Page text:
19th Century New Orleans' Free Black Brotherhood
Join us for a virtual discussion with Fatima Shaik about New Orleans' vibrant and singular French-speaking Creole culture.
Statistics show that for the first four decades of the 19th century, almost half of the city’s Black people were free. This compares to only 14 percent nationwide prior to 1865. In the face of an oppressive white society, though, members of the Société d'Economie et d'Assistance Mutuelle built a community and held it together throughout the era of slavery, the Civil War, Reconstruction, and Jim Crow terrorism. Shaik reconstructs the Economy Hall culture by following Ludger Boguille, and his family and friends, through landmark events—from the Haitian Revolution to the birth of jazz—that helped shape New Orleans and the United States.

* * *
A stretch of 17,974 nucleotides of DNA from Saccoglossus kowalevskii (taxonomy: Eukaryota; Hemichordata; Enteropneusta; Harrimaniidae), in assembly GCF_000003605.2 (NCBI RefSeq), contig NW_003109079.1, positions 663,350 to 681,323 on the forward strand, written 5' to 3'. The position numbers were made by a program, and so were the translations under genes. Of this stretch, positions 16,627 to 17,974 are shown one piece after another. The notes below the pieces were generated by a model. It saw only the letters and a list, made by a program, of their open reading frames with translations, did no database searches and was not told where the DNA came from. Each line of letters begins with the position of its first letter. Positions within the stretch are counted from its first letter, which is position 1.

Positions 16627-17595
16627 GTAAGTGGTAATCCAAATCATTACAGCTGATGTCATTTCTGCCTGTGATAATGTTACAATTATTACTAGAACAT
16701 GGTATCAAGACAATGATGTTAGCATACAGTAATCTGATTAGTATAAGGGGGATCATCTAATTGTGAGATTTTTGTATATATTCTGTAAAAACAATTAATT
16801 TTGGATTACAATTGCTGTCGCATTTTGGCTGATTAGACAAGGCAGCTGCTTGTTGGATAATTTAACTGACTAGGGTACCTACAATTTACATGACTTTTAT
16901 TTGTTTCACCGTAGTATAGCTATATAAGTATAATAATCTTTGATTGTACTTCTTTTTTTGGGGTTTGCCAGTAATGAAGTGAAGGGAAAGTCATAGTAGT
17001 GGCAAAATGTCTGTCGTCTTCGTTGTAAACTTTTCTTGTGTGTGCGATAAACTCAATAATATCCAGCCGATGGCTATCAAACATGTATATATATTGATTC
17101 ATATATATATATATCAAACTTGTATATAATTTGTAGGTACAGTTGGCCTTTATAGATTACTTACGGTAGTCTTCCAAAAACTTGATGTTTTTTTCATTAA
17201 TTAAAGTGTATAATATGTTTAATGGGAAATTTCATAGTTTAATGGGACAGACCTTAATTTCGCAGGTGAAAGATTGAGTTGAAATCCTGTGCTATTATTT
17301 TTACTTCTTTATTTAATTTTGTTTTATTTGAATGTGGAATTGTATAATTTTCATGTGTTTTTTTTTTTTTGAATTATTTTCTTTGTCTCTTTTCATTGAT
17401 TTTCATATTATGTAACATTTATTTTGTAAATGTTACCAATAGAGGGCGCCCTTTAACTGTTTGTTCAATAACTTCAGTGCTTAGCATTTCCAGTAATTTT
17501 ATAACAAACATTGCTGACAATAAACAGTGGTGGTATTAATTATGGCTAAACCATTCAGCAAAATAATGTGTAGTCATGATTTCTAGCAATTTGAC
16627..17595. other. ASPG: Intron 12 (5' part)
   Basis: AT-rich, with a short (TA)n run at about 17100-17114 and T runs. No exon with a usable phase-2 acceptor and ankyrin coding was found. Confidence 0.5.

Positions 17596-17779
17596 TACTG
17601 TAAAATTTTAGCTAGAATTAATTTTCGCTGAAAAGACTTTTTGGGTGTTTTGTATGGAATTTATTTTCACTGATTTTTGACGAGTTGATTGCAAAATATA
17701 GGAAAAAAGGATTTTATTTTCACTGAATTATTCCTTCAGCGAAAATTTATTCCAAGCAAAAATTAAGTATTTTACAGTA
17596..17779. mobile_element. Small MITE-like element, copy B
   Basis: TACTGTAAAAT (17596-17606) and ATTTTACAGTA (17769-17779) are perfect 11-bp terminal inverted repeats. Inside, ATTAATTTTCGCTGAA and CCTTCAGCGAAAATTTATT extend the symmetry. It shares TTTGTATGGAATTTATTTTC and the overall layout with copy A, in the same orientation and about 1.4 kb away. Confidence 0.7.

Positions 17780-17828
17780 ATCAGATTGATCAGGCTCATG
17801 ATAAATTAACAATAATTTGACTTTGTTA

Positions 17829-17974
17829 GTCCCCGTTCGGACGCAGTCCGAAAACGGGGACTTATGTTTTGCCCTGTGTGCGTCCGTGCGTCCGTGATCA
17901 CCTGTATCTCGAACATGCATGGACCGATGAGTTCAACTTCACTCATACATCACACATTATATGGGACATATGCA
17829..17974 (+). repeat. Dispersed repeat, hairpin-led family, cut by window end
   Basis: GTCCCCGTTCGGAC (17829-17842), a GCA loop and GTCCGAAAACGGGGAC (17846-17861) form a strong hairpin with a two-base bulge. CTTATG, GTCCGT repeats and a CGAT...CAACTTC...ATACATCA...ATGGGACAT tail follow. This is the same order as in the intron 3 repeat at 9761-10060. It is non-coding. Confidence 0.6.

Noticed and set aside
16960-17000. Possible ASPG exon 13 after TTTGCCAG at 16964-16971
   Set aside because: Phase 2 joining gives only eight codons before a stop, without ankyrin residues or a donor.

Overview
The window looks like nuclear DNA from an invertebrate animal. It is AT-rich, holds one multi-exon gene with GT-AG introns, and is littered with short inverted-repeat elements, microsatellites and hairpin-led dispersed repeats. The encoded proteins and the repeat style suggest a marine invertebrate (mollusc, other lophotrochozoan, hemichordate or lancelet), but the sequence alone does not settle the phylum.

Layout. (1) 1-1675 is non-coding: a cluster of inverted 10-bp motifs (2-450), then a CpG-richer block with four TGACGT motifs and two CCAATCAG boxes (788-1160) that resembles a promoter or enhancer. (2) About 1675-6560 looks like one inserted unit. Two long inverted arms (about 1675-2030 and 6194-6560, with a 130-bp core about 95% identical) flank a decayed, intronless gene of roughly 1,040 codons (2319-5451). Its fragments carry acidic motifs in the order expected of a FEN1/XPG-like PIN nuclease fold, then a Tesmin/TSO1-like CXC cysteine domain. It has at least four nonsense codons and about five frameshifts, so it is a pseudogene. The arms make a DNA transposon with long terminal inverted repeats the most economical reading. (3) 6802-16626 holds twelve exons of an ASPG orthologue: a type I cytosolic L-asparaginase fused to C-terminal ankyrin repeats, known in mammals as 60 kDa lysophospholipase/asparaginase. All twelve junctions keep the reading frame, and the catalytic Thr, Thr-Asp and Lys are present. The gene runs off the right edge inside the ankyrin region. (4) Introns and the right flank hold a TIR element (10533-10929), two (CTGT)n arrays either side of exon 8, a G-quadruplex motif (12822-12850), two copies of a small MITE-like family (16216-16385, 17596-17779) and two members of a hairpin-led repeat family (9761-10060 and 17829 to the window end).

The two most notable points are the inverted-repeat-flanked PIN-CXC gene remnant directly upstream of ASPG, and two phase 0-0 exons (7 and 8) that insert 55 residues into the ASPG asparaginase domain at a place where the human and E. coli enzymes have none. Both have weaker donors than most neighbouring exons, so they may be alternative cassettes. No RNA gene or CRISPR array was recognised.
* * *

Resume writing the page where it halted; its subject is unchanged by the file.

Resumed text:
Based on a century's worth of handwritten journals, which Shaik's father rescued from a trash hauler's pickup truck, the story that emerges from those journals' pages reveals one of the most important multiethnic, intellectual communities in the U.S. South: educators, world-traveling merchants, soldiers, tradesmen, and poets. Although Louisiana law classified them as men of color, Negroes, or Blacks, the Economie brothers rejected these racial distinctions, and their implied racism and colorism, to fight for suffrage and education rights for all.
Shaik, a direct descendant of an Economy Hall member, has constructed a meticulously detailed narrative of New Orleans' unique history.
Shaik photo by Sophia Little.